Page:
"It just so happened that the two of them had the same type of marker," DeGuglielmo said. "One out of 11 people have at least one genetic marker of the same type."
After his testimony, Byers told reporters he felt the defense must feel "desperate" to call him to the stand.
He showed reporters a small scar on his thumb where he said he received the cut last November.
Byers denied being involved in the murders.
Deputy Prosecuting Attorney John Fogleman of West Memphis said the Byerses are planning to buy a new home. Byers declined to say where, but his wife indicated they were leaving to escape painful memories.
"Would you want to live in a house that your baby died less than three-quarters of a mile from?" Melissa Byers said.
Byers also confirmed that he is being treated for a brain tumor, but declined to provide details.
Also Friday, Price called Robert D. Hicks of Richmond, Va., to challenge a state expert witness who said the killings were cult-related.
Hicks, who advises police departments on policies and procedures, authored a book called "In Pursuit of Satan: The Police and the Occult." The book challenged police investigators who call bizarre crimes "satanic."
Hicks testified that he became interested in how police investigate cults when he detected a growing number of experts offering seminars on the topic.
Hicks stressed that religious connotations shouldn't be allowed to control an investigation, although he agreed religious beliefs could play a role.
"The phrase `trappings of the occult' is meaningless," Hicks said.
A cult expert called by the state, retired police Capt. Dale W. Griffis of Tiffin, Ohio, testified Tuesday that he believed the May slayings were tied to the occult.
Hicks dismissed it, saying "a crime is a crime."
"To put the word `cult' in front of it is simply creating a big cloud of smoke," Hicks said.
He said there are no studies that prove the factors cited by Griffis can be linked positively to cult activity. Griffis said a cult killing was indicated because one victim was sexually mutilated, there was a full moon at the time and the crime scene lacked blood.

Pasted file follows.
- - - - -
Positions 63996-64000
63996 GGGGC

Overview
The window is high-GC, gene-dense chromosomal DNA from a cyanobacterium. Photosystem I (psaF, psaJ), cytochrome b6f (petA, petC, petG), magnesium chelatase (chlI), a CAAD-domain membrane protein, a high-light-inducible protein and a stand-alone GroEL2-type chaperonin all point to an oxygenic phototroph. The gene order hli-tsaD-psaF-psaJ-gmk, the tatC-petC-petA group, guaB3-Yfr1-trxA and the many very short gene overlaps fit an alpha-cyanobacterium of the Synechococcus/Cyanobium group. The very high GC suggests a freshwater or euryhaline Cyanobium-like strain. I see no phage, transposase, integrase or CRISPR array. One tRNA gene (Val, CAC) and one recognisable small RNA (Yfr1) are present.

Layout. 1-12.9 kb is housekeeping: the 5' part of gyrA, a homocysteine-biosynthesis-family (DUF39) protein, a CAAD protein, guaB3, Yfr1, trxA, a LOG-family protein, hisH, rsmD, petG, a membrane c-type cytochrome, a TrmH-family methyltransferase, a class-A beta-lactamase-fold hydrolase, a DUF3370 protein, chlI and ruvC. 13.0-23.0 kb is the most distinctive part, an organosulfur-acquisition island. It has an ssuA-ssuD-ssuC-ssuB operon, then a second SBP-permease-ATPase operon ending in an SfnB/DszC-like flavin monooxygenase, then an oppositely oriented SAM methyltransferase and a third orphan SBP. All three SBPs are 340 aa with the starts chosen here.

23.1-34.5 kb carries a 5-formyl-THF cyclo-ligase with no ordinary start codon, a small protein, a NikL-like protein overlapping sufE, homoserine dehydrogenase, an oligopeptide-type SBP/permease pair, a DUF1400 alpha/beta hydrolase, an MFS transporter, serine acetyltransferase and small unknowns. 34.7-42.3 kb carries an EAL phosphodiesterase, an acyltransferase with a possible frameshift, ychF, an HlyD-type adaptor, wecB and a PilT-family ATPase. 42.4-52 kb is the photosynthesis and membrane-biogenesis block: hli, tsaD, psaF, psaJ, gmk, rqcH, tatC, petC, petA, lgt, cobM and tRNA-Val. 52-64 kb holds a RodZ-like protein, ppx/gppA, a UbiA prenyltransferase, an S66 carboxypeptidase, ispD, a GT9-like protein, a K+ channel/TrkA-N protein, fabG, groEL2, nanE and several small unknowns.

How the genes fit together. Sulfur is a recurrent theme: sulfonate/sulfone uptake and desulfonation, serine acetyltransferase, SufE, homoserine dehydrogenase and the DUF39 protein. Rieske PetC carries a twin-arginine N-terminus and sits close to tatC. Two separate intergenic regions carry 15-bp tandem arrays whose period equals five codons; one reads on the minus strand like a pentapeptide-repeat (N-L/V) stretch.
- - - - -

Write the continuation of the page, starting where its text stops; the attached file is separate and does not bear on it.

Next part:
Hicks said the chance of an occult tie can result in police officers viewing the crime as "a Christian-moral fight."
"Some officers who teach with Griffis maintain that point of view that you have to be spiritually armed when you investigate these offenses," Hicks said. He said that goes beyond what investigators are supposed to do.
"We have no evidence at all to support the idea that there is this big underground cult that kills upwards of 50,000 people a year, which is a figure, by the way, that Dale Griffis has frequently claimed," Hicks said.
Prosecuting Attorney Brent Davis of Jonesboro objected to Hicks' testimony as speculation. Hicks acknowledged he didn't know enough about the case to make a firm opinion.
Defense attorneys also called the former manager of the Bojangles Restaurant in West Memphis to talk about a bloodied black man who used the restroom the night the boys disappeared.
Marty L. King of Forrest City testified that a customer complained that a black man covered in blood used the women's restroom about 9:30 p.m.
The Bojangles Restaurant is about three-fourths of a mile from the crime scene.
Defense attorneys are suggesting that the blood-covered man, who was never found, could have committed the crime. They are critical of West Memphis police for not inspecting the bloody restroom May 5 and then losing blood samples taken May 6.